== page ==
If President McCain, and that's a big if, but if President McCain puts before the nation a goal of having some percentage of our electrical needs met by nuclear generation, it will happen. Nobody will care about some bush league utility having to bear all the costs; it will become like the interstate highway construction program, perfectly feasible.
Millions of Americans were reminded of something the other night from the opening night ceremonies in Beijing. Put enough people to work on something, and the little picayune problems such as those you are fond of citing, vanish. Collectively we can do anything. We're Americans: it's only a matter of setting the goal.
Reply # 21
Date: Aug 10, 2008 - 5:15 PM EST
Subject: The waste problem is real. And forever.
If you want to get an idea just how permanent the waste problem is with nuclear power -- consider this. They are carving stick figure cartoons into the walls. Stick figure goes close to waste container. Invisible rays emanate from container. Stick figures drop dead. You see, people 100,000 years from now who may be another species, but will almost certainly not remember our civilization except the way we remember the sabertooth tiger or the dinosaurs will still be in danger should they wander into Yucca Mountain. People from other planets, maybe other galaxies, still need fear what we are leaving there. Certainly a safe centralized site is probably better than having it all over the country, but I would rather see it shot into the sun or buried on the moon -- both impossible with any forseeable technology. An earhquake of unforeseen magnitude could poison the ground water for most of a continent, but, heck, there may be some really cool mutant fishing available to future settlers on this planet as a tradeoff.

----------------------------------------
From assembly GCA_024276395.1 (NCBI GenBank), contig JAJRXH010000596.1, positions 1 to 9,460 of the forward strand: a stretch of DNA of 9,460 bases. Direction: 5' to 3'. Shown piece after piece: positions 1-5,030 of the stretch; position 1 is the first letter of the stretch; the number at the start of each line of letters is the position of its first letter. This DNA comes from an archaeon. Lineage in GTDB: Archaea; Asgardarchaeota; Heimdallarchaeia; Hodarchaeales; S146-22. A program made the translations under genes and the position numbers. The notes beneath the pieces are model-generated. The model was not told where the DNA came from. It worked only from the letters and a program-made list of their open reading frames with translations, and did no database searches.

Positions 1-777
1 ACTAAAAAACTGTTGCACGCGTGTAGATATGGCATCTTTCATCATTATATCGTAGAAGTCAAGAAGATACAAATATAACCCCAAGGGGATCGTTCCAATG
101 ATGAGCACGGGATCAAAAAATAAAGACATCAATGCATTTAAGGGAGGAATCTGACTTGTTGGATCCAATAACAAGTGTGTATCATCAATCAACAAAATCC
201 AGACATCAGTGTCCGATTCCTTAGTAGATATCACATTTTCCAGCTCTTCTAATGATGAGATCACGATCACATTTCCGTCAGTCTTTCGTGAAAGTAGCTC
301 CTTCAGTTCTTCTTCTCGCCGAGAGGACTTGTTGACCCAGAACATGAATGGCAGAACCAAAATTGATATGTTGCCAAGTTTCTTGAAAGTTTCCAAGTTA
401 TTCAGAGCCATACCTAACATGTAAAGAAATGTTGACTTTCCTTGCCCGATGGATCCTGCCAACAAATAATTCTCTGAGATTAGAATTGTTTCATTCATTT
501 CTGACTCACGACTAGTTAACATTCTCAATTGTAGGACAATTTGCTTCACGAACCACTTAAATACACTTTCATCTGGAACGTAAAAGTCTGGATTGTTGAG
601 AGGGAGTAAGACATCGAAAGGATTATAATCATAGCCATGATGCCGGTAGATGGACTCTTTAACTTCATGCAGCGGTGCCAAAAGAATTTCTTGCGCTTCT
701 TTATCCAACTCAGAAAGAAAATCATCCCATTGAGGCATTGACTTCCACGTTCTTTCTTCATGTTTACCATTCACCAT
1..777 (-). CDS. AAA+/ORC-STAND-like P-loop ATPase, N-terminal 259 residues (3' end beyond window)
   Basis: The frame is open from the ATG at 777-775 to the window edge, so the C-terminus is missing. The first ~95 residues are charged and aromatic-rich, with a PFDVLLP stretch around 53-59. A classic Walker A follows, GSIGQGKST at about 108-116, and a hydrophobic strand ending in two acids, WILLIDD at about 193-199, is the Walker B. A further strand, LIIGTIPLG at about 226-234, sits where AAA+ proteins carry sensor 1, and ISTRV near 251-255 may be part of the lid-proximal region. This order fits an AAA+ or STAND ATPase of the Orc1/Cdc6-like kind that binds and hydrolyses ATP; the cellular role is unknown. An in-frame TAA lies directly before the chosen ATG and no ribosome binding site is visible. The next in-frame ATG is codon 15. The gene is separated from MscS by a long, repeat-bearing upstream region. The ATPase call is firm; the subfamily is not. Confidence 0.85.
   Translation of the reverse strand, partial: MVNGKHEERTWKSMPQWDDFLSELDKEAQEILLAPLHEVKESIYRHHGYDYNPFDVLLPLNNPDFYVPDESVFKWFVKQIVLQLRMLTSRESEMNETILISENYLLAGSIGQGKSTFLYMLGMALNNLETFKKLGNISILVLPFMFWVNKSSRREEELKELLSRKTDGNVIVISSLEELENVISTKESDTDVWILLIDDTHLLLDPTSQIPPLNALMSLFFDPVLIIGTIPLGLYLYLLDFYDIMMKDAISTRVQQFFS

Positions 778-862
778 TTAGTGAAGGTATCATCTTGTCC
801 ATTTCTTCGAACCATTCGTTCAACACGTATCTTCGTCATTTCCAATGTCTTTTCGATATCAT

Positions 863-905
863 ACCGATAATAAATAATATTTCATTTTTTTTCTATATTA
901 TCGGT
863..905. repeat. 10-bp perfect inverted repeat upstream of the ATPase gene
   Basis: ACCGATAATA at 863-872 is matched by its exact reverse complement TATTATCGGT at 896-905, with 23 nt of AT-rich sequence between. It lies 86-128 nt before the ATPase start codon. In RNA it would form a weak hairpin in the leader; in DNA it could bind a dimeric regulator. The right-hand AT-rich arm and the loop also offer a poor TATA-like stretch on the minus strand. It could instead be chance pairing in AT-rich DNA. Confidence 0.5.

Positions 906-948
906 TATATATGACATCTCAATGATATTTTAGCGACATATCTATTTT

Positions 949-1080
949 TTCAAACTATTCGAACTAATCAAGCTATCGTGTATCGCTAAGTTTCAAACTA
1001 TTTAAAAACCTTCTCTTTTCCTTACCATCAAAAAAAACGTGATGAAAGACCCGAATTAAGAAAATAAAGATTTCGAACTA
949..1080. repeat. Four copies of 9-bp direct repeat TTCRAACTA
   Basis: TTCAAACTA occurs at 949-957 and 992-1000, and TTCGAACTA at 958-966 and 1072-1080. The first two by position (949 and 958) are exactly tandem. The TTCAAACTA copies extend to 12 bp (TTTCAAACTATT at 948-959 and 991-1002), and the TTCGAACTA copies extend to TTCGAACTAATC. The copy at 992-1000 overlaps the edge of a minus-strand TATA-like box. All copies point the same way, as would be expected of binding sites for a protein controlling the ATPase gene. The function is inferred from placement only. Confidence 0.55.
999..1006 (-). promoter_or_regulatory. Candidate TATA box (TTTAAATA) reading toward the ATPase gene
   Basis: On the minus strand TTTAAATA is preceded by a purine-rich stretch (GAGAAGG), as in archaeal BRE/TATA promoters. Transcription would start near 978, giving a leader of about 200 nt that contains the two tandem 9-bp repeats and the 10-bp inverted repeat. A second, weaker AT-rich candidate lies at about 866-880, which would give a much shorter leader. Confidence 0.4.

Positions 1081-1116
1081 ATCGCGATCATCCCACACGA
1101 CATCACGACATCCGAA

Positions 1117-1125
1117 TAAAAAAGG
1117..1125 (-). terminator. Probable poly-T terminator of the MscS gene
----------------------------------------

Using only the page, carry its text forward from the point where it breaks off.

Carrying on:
Reply # 22
Date: Aug 10, 2008 - 5:22 PM EST
has it right.
and Energyguy is "changing" the Obamantra to "Yes we can't". Blasphemy.
Two birds with one stone. We can make use of, and drive the waste right off the bridge to nowhere.
Better yet, we can drill and then fill the empty cavities with nuclear waste.
Reply # 23
Date: Aug 10, 2008 - 8:40 PM EST
I remember JFK well, and watched the first moon landing on TV at age 15. And what I remember is a massive spending program by the U.S. gov't in response to public hysteria that the Red Commies from Russia beat us into space with Sputnik.